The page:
Told by my good friend, Marion Coxall, who, although she will deny it, I think is actually a closet camper…..
When Marion initially sent me her 11 page story, I thought it was really too long, even for a series but, after reading it and then reading it again, I decided that there were just too many people who have always dreamed of doing this very trip, they want to hear all the details and most importantly, where they stayed, what the circumstances were like and who could help them to fulfil their dream.
I have therefore broken the story down into 12 posts and will send out a new post every other day. I hope that soon, you will be looking forward to the next episode with eager anticipation. ENJOY!
For the last 25 years my husband, John has been talking about his “bucket list”. This, of course, can only be attempted on a grand scale once you have shed the shackles of business responsibilities and hopefully made enough wise financial decisions to keep you in the retirement luxury you have always dreamed about!
Right at the top of his list (and about 249th on mine) was a trip to see the famous wildebeest migration in the Serengeti. He had been threatening to drive from Cape to Cairo for a long time, incorporating the Migration on the way. Once this became a distinct possibility on his retirement I immediately put my foot down and told him that I would only go on an organised tour and only as far as the Serengeti – I felt, to go any further, would be too dangerous.
It was just over a year ago when, visiting the local Getaway Show in Somerset West, we happened upon the stand of a company who organised just such a tour – Eco 4×4 Africa Tours, based in Pretoria – and, having established the cost, sat down to do the sums.
We had to provide our own equipment – yes I’m afraid it was camping all the way – but the up side was that Alex Smit, the tour leader, would provide and cook all the meals. It was perhaps the only way I was going to agree to partake in this “adventure”.
Once we confirmed our interest in the tour, Alex came down from Pretoria and gave us a full overview in our home for three hours on all aspects of the trip – it was mind boggling. Not only did we have to have passports for each country but so did our car – it was called a carnet. We needed special stickers for the vehicle, special insurance both for our car and ourselves, special equipment as there would rarely be electricity, and a multitude of other stuff too numerous to bore you with. Suffice to say, it was obvious we couldn’t have done it without him.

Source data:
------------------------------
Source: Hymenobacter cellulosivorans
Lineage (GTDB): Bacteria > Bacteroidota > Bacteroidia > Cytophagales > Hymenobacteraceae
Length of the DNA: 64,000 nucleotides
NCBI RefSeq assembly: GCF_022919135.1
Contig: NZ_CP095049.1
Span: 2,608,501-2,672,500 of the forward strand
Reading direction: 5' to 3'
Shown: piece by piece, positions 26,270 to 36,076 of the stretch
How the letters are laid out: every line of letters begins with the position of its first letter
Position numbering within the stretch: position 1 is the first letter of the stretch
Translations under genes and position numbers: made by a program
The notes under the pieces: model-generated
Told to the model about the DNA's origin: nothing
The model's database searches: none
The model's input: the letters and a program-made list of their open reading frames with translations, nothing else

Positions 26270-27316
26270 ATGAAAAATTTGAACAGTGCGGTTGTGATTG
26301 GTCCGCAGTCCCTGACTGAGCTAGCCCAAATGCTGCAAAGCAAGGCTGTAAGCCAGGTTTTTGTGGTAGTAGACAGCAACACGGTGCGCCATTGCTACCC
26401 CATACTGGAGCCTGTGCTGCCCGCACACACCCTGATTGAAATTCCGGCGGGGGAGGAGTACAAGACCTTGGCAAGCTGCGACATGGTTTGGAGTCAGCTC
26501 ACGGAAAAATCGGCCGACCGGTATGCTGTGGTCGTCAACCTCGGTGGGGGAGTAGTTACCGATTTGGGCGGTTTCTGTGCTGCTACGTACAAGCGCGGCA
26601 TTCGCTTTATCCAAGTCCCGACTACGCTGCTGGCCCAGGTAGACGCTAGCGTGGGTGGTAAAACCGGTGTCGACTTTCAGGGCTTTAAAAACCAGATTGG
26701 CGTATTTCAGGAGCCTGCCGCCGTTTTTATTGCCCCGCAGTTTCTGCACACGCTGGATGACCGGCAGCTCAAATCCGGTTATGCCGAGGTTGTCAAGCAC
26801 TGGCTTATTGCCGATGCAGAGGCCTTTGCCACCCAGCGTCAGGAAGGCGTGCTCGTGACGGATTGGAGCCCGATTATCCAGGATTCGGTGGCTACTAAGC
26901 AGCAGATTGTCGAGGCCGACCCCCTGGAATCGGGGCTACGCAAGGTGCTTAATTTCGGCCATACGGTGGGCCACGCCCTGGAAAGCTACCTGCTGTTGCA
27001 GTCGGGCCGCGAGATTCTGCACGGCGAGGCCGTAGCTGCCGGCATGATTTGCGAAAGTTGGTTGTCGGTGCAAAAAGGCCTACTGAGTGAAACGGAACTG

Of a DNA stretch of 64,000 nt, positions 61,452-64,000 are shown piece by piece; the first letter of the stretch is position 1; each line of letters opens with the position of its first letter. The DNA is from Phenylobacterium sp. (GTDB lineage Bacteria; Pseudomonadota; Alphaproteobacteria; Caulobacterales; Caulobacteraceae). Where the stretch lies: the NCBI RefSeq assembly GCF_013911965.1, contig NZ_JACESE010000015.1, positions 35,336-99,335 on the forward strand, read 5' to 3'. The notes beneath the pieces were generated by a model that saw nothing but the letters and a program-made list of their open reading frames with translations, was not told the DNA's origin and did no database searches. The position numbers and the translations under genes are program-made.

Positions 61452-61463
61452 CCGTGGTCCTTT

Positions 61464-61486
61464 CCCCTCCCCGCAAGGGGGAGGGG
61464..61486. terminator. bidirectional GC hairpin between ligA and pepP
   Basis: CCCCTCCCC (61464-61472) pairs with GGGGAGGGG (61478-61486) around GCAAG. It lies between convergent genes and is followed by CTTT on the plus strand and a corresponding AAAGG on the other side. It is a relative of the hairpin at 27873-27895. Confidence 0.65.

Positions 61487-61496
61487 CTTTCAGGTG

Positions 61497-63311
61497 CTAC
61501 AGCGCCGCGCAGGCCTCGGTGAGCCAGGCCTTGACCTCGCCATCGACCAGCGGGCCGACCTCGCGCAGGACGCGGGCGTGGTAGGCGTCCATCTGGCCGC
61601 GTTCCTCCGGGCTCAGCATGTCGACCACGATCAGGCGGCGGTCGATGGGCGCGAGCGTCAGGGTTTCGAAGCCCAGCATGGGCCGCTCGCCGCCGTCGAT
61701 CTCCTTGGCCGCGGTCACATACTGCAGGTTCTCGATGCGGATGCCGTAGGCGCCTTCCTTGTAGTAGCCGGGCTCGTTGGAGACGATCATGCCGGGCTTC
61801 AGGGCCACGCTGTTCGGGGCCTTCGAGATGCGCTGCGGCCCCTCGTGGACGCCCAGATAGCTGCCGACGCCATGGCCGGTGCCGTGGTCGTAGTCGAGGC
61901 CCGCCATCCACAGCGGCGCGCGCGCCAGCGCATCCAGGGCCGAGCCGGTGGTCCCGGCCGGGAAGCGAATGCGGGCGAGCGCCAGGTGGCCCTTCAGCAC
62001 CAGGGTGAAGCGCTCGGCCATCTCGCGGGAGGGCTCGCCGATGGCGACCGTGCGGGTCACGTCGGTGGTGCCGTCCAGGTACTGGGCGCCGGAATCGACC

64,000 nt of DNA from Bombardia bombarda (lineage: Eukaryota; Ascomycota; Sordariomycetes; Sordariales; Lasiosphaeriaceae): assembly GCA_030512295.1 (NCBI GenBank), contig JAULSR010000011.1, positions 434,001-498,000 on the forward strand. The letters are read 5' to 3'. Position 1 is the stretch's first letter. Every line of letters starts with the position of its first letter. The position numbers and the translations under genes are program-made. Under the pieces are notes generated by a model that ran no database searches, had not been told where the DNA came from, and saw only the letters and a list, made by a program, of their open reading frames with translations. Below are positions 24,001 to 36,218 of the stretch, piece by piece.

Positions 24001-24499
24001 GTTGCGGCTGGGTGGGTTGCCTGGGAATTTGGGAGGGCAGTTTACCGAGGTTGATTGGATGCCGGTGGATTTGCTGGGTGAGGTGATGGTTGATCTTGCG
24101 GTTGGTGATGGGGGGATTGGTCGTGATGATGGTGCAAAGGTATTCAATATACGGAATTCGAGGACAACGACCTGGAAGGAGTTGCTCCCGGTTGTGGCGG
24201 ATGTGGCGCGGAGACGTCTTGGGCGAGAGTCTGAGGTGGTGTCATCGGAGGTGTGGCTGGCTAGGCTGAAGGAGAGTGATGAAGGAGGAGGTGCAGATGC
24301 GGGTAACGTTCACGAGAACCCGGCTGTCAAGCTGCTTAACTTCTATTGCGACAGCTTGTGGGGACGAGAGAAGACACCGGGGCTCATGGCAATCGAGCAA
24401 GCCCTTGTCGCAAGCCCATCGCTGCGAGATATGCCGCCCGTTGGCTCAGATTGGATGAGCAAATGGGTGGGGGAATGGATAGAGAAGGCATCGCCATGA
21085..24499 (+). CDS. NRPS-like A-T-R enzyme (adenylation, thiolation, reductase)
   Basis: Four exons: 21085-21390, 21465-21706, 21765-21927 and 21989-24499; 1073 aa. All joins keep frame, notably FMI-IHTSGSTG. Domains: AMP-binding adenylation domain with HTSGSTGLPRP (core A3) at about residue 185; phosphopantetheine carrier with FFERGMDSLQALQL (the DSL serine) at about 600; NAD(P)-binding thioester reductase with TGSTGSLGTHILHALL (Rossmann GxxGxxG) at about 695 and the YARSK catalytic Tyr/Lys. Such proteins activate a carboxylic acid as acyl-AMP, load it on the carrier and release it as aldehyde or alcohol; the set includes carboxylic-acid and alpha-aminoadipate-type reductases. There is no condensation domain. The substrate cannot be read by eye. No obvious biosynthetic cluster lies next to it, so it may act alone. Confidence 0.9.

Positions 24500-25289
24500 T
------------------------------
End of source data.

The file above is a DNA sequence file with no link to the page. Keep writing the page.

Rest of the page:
And so it was, nearly a year later, at 6am on Thursday 25 April 2013 that I found myself sitting, or should I say squashed, into the passenger seat of our Toyota Fortuna, leaving the comfort of our little home in Cape Town, for I knew not what lay ahead. There was so much equipment stashed in the back that my seat was almost bolt upright and my leg room was almost non-existent! However, like a dutiful wife, I decided to grin and bear it as my husband’s excitement was electric (I’m afraid mine was still waiting for a kick-start!)
Our first night was spent in Springfontein in an absolutely delightful B & B called Prior Grange, a merino sheep farm situated 870km from Cape Town. We were shown to Willow Cottage by the owner, Blackie de Swardt, who left us with the invitation to join him and the other guests in his pub that evening. What an experience.
We got to meet all the other guests for a delightful pre-dinner drink and it was interesting to swap stories about where we were all off to and what we were doing. Needless to say they were all very impressed when they heard about the Groot Trek.
At 7.30pm we all returned to our cottages and the most delightful Karoo meal of lamb pie and vegies followed by apple pie and cream was delivered to our door.
The cottage, which consisted of 2 bedrooms and a large lounge/dining room/kitchen, also doubled up as the local cricket pavilion as Blackie was also in charge of the Springfontein Cricket Club and the “oval” was situated just outside the front door.
Friday 26 April – After a wonderfully hearty breakfast which was also delivered to our cottage by Blackie, we left the next day on the last leg of our trip to Pretoria.
Fortunately we had a Garmin with us (nicknamed Gerty) who managed to get us through the many horrifying motorway junctions in and around Johannesburg although I wouldn’t have blamed her if she had given up the ghost as John spent most of his time yelling at her when he thought she was taking us the wrong way. It almost felt as if there were “3 people in our marriage” at one point! We spent a very delightful night at Bosau Guest House in Pretoria.
Next up – Leaving civilisation as we know it!